Nigeria began three days of mourning yesterday for 117 people who died when an Abuja-bound Boeing 737 passenger plane crashed after taking off from Lagos airport, killing everyone on board. Bellview Airlines flight 210 slammed into a field near the village of Lissa, about 30 km (20 miles) north of Lagos, leaving a smoking 70 foot (20 metre) crater in the marshy earth, uprooting trees and blowing the roofs off nearby houses. The plane left Lagos during a heavy electrical storm on Saturday night and the pilot made a distress call shortly after, indicating a technical problem.
But the probe into the cause of the disaster and the grim task of identifying victims will be made more difficult because of the violence of the crash. Dismembered and burnt body parts, fuselage fragments and engine parts were strewn over an area the size of a football field. A wig, human intestines, clothes, foam seats and a hand were seen wedged in the sodden earth. A cheque for 948,000 naira (4,000 pounds) from the evangelical Deeper Life church was one of a number of personal papers found in the smouldering wreckage.
A senior police official at the scene said: “The aircraft has crashed and it is a total loss. We can’t even see a whole human body.” A government statement released late on Sunday said: “The Federal Government announces with regret the unfortunate air crash of Bellview Airlines ... which resulted in the loss of life of all passengers and crew on board.” State television said the nation would hold three days of mourning for the dead.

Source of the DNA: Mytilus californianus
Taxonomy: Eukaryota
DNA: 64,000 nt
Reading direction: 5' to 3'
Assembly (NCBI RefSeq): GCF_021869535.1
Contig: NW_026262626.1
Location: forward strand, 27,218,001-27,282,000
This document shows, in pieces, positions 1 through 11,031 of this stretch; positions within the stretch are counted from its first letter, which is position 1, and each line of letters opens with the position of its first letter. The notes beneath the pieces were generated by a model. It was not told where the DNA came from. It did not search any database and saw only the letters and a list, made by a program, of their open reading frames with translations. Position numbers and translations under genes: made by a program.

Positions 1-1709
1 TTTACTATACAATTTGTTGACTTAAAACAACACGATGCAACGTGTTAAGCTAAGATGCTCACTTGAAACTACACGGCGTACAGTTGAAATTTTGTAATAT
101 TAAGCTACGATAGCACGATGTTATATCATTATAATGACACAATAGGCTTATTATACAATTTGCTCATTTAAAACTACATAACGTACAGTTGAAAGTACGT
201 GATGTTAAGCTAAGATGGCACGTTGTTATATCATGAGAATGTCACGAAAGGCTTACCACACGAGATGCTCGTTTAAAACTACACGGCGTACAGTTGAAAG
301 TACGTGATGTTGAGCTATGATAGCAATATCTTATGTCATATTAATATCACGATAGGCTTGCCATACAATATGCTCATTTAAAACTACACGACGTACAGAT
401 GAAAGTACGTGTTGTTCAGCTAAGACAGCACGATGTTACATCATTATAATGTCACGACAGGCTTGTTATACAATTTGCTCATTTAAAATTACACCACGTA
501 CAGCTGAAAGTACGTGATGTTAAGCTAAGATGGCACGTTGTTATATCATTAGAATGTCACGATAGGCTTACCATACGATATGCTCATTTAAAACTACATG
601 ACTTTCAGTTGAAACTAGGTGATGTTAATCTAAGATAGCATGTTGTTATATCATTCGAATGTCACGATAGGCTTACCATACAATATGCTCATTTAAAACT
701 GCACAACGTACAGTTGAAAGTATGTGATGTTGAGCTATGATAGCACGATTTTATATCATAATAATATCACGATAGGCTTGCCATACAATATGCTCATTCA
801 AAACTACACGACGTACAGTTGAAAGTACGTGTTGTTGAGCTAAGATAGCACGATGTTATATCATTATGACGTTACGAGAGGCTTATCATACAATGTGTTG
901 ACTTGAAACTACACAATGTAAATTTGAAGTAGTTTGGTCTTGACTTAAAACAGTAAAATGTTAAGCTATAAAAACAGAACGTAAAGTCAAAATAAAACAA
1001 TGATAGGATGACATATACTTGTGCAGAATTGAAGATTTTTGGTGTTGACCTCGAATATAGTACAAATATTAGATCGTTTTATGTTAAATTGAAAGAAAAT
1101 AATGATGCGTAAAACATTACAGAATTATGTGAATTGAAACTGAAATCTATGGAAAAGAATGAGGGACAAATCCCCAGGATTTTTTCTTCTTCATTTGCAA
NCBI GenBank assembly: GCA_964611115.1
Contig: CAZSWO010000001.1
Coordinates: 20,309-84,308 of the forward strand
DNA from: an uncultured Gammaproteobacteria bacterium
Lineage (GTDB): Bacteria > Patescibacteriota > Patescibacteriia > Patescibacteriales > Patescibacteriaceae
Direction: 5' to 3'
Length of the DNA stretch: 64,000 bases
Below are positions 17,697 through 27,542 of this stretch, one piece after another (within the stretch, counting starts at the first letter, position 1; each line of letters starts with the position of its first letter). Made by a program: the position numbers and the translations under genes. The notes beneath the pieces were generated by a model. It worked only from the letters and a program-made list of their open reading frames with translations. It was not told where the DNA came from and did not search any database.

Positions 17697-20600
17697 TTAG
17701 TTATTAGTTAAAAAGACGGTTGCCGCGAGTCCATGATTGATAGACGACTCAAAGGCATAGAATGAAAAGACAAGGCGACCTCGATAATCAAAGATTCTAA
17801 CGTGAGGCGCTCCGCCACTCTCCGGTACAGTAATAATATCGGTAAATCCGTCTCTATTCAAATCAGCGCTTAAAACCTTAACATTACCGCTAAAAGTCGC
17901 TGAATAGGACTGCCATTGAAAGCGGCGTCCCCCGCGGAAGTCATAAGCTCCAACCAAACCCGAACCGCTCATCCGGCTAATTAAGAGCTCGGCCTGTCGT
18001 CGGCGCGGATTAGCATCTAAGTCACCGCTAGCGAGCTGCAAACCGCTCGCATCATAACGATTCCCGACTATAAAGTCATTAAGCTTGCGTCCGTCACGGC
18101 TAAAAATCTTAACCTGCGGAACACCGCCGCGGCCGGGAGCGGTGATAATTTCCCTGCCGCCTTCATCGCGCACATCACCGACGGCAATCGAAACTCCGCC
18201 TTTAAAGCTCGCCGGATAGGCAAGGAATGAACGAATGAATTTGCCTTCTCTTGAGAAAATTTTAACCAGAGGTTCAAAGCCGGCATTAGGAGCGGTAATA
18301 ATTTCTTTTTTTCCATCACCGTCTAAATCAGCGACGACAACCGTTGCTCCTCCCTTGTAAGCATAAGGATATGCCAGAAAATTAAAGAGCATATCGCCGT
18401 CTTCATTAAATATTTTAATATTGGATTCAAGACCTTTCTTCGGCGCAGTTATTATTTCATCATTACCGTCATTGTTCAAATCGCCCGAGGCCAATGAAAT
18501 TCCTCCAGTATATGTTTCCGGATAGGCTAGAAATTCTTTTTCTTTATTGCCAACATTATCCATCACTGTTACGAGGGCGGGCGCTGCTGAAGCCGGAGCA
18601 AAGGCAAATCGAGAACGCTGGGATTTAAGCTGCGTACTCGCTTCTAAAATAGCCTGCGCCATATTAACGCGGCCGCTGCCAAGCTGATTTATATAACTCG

The route the airliner was taking is heavily travelled, with dozens of flights each day between the port of Lagos – one of the world’s biggest cities – and Abuja in the heart of Africa’s most populous nation. The plane was carrying 111 passengers and six crew, the Federal Airport Authority said. A US official confirmed that a US military officer was aboard the aircraft. Diplomats and airline officials said it was also believed to be carrying a top official of the Economic Community of West African States, a Nigerian presidential aide, two Britons and a German.
Distraught relatives wailed and prayed at Lagos airport as a Bellview Airlines official read out a list of passengers. The list may not be entirely accurate because tickets are often transferred between people in Nigeria, the official said. Aviation analysts said the fact the aircraft was at least 20 years old may have been a factor in the crash, but asked why there was so much confusion and delay in finding the crash site. Bellview Airlines is a privately owned Nigerian airline and is popular with expatriates. It recently began international flights to India and London, reports the AP. I.L.
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